Edited by Anders Örtenblad
Chapter 20: Against CSR: the meaning and meaninglessness of CSR in China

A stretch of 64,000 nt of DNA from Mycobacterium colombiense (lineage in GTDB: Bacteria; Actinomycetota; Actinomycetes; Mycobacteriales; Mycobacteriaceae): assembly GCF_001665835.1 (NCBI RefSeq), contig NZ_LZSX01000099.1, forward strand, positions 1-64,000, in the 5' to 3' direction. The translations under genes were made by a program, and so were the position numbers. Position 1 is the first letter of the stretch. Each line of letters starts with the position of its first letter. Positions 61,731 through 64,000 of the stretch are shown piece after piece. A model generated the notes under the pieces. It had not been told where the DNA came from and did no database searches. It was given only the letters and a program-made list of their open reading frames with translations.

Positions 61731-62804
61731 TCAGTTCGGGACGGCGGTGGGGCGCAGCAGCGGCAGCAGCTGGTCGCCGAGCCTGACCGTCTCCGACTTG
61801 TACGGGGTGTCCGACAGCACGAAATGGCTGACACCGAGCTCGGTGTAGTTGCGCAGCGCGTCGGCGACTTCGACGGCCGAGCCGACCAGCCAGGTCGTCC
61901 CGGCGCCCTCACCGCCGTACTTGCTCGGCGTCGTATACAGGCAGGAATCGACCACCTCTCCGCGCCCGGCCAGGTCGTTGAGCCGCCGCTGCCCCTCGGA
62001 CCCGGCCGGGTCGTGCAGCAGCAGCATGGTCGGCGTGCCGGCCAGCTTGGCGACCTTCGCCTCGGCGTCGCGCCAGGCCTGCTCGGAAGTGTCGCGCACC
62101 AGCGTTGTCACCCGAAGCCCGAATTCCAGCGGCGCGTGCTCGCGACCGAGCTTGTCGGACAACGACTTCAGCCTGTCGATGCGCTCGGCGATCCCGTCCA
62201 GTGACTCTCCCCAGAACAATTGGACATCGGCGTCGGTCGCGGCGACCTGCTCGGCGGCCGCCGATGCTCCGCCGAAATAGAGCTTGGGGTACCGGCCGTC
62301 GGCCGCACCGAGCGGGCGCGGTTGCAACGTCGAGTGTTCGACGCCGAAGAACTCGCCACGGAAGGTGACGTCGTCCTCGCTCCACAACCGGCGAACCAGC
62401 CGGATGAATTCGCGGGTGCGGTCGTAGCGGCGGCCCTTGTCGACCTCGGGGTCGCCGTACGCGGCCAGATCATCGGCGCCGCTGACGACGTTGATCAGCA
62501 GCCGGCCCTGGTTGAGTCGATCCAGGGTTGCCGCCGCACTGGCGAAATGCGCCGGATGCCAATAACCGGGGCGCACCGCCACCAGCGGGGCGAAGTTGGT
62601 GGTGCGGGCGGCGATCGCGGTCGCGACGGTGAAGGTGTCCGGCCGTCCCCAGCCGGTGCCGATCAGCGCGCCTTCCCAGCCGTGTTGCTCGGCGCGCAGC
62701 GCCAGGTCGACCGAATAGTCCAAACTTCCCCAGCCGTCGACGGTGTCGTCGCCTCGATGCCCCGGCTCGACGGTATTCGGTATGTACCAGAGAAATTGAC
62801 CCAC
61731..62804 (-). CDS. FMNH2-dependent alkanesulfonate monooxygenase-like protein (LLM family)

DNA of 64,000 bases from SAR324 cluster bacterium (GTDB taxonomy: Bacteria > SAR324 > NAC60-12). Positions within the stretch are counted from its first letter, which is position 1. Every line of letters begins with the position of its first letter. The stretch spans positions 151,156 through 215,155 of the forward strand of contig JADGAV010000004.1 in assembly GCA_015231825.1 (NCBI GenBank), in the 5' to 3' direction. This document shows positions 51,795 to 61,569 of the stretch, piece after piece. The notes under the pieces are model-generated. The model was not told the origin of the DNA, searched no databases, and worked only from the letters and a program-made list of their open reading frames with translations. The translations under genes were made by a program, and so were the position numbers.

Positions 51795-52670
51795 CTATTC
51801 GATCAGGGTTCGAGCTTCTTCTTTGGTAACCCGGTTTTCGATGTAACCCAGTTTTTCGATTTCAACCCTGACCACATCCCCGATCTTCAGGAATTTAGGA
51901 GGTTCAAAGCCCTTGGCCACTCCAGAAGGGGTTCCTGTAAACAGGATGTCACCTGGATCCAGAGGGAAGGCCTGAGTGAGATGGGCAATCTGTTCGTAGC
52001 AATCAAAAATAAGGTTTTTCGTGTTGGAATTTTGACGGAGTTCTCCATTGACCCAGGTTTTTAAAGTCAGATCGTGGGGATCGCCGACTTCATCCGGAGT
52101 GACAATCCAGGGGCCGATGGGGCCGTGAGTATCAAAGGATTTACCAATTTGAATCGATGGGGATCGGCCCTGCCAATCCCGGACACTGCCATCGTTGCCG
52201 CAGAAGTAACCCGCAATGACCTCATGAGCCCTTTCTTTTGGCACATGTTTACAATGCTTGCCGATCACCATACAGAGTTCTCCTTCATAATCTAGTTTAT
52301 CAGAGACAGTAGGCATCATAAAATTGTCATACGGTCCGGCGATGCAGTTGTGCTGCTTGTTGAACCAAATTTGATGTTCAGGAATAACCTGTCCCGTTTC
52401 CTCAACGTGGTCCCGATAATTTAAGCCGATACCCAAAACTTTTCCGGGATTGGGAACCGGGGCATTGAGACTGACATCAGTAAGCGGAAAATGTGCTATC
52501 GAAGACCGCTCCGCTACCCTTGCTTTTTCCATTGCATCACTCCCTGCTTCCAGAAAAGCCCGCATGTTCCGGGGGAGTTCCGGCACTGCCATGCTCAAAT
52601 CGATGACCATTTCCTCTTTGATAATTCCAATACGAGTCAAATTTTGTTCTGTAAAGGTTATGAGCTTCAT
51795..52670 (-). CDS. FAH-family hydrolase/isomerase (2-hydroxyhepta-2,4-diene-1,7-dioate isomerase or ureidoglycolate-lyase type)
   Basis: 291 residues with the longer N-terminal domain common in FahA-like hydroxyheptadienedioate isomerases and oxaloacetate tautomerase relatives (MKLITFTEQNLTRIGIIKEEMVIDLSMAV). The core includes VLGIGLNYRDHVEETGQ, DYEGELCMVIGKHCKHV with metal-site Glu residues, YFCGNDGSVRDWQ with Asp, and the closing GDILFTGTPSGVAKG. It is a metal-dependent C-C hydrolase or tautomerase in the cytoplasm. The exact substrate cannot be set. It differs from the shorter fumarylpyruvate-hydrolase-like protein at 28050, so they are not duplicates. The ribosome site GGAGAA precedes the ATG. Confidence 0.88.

This chapter seeks to offer a critical account of CSR. While it is believed that CSR is a reaction to Milton Friedman’s argument: ‘the social responsibility of business is to increase its profits’, this chapter suggests that CSR is an economic reformist view that sees that the free market mechanism has some inherent problems which marginalize ethical behavior. Nevertheless, such a view is still rooted in an economic concept that assumes that companies should balance their financial performance and social responsibility, ultimately measured in terms of economic usefulness. The outcome is that CSR seems to legitimate an equation: good business = good ethics. The chapter employs an empirical case in China which shows that CSR can be used as a strategic tool for the companies to compete in the global market. Insofar as CSR is rooted in an economic logic, its contribution is also economic and limited to a managerial tool in dealing with the company’s relationship with society. The overall orchestration is well illustrated in Adam Smith’s story of the poor man’s son: economic progress = ethics.
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